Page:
String Theory: contemporary art with a twist
Rachel Robinson, ABC, posted 20 September 2013
In the Museum of Contemporary Art's exhibition, String Theory*, objects referencing craft traditions from Aboriginal communities around Australia are exhibited in the sparse manner long associated with contemporary art. It is a curatorial decision that works to highlight an often overlooked aspect of art - the act of creation, writes Rachel Robinson. (*Free exhibition at MCA until 26th October 2013)
I am standing in a gallery space in Sydney’s Museum of Contemporary Art (MCA) staring at a wall scattered with handmade string from Yirrkala in the Northern Territory. Some of the string is still wrapped tightly around reels, other bundles have been partially unravelled, a few have been completely unstrung and drape above me. I am wondering how this collection of string on a wall, not placed there strategically by an artist but pinned up by a curator, constitutes ‘art’. Standing beside me is Glenn Barkley, the curator of string theory: Focus on Contemporary Australian Art. So I can ask him upfront: why is this art? Barkley’s response is quick and to the point, “Oh, it’s so beautiful, what else is it?”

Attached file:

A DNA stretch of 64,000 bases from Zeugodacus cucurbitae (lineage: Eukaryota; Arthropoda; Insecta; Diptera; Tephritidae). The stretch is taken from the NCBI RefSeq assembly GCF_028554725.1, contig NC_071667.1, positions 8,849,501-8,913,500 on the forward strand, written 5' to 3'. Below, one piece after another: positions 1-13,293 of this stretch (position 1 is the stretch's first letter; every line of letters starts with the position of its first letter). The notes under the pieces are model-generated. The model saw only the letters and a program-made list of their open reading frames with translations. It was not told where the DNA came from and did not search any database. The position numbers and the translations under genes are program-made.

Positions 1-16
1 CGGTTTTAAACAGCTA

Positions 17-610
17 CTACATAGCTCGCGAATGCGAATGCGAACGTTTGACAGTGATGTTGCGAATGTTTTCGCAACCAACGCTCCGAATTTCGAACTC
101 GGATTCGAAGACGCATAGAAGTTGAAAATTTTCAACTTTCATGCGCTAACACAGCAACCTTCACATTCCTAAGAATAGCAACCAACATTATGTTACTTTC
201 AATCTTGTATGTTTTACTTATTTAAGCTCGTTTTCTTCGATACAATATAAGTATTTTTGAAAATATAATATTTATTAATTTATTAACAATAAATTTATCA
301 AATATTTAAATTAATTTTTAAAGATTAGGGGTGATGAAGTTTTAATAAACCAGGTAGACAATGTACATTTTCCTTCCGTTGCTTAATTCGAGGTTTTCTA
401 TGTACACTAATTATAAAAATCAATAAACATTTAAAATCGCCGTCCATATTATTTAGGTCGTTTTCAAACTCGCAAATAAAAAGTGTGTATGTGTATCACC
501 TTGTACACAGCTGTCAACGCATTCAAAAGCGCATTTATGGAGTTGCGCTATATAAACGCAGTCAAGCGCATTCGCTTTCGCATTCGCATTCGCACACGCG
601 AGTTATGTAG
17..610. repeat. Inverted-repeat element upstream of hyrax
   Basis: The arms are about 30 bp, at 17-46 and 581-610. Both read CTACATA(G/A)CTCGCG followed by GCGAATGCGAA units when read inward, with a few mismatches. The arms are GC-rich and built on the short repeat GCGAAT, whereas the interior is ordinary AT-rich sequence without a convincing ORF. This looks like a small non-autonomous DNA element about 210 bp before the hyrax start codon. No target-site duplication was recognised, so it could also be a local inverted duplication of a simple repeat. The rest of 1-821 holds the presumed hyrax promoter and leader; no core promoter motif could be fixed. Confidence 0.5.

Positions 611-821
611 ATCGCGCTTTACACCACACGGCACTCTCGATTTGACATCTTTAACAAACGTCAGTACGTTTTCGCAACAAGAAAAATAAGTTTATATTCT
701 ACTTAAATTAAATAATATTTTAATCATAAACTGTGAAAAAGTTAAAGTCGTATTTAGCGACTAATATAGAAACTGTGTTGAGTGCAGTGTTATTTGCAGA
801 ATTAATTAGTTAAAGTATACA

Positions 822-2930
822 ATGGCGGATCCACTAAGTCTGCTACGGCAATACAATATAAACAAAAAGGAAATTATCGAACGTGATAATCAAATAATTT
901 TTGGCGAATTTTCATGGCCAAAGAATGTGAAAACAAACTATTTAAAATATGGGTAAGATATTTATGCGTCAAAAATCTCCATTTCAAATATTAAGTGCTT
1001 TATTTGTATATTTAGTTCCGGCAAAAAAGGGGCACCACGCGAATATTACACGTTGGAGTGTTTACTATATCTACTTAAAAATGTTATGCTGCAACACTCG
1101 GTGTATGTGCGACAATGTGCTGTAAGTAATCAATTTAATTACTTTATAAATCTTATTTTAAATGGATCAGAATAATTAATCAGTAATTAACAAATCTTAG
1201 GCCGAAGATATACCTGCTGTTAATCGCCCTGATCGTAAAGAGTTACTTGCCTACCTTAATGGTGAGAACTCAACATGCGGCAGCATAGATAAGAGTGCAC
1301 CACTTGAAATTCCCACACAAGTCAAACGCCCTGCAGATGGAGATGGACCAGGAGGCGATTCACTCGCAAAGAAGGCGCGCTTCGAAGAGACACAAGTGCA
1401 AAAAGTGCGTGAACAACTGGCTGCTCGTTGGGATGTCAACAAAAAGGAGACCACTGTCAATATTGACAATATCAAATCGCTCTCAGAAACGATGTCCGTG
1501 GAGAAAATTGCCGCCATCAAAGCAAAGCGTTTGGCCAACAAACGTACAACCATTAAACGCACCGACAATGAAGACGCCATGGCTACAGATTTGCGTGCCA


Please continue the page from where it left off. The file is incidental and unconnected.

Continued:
string theory is an exhibition that provokes questions about what belongs in a contemporary art space. It encompasses handmade dolls, prints, paintings, photographs, woven baskets, short films and shell necklaces – to name just a few of the works on display. All of the objects have been created by Aboriginal artists from across Australia and all display different approaches to working with fibre and textiles. Much of the work is from a craft-based tradition. The division between art (the stuff you hang in galleries) and craft (something more homespun that can often have a practical purpose) is something Barkley is only too conscious of.
“Well I know it exists but I want to try and ignore it,” he says. “I think this is just great contemporary art. I’ve sort of spoken in the essay in the [exhibition] catalogue about how this is a great thing about indigenous art because it can actually get inside the museum and then it can sort of blow the museum open. I think craft is this maligned sort of term and I think we should see more craft, for want of a better term, in contemporary art museums.”
Barkley argues that not only does work born from a craft tradition connect easily with audiences but it also highlights an often overlooked aspect of art – the act of creation.